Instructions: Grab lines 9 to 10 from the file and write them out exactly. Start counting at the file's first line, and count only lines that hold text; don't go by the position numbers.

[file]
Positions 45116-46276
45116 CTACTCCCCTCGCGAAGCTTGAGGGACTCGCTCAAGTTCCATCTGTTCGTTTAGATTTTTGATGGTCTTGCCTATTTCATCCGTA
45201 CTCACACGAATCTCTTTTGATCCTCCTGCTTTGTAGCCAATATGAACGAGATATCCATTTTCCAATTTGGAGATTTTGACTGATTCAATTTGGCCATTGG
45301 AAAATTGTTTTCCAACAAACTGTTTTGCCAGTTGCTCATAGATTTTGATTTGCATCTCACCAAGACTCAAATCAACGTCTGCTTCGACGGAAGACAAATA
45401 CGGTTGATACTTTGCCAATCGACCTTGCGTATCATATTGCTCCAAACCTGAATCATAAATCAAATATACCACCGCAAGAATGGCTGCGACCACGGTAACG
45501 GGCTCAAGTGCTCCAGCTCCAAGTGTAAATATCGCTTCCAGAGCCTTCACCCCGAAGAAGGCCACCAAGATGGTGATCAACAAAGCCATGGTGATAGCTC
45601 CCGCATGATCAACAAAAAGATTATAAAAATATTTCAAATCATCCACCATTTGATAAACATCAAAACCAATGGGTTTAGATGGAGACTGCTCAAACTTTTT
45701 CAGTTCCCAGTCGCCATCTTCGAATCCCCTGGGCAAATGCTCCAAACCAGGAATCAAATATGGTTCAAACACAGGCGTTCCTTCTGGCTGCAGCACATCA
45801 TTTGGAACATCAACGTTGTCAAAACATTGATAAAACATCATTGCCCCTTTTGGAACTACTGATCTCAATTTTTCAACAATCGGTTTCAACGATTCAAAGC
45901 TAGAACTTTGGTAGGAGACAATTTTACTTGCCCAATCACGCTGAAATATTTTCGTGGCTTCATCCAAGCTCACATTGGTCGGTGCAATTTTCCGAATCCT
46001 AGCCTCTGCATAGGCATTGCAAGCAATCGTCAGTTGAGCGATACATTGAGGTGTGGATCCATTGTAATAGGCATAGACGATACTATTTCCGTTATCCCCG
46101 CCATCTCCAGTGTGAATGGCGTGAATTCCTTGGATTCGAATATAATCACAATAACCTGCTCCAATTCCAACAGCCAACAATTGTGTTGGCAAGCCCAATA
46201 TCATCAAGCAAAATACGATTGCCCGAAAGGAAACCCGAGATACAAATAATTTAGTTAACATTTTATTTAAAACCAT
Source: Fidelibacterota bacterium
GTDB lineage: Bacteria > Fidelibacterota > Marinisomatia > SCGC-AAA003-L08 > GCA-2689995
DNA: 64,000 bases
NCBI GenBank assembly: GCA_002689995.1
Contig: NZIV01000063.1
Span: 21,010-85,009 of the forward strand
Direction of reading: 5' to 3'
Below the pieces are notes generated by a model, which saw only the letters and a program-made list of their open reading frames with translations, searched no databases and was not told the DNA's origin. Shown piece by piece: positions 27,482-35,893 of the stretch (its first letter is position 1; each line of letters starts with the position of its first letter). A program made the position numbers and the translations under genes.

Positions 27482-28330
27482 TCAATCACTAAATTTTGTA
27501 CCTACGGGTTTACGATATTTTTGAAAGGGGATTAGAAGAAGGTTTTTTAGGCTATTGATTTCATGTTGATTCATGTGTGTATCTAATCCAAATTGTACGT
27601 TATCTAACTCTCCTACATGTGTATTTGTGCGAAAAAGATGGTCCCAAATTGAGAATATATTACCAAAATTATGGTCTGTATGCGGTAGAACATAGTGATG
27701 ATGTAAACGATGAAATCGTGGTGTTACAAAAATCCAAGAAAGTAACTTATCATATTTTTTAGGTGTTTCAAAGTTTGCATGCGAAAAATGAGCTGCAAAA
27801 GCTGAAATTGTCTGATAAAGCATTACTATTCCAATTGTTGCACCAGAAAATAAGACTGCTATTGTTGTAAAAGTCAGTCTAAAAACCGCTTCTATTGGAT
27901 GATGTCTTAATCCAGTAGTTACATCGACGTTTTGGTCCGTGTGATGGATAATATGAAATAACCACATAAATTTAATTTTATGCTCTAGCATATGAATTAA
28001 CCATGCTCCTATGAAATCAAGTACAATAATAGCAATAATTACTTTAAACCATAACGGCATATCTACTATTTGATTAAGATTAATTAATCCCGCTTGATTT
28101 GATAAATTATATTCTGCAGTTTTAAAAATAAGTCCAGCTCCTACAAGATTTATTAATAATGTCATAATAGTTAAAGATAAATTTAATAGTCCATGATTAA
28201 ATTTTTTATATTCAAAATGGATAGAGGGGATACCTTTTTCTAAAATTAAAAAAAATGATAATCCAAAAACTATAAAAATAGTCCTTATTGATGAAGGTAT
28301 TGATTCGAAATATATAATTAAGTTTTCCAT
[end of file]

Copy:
45801 TTTGGAACATCAACGTTGTCAAAACATTGATAAAACATCATTGCCCCTTTTGGAACTACTGATCTCAATTTTTCAACAATCGGTTTCAACGATTCAAAGC
45901 TAGAACTTTGGTAGGAGACAATTTTACTTGCCCAATCACGCTGAAATATTTTCGTGGCTTCATCCAAGCTCACATTGGTCGGTGCAATTTTCCGAATCCT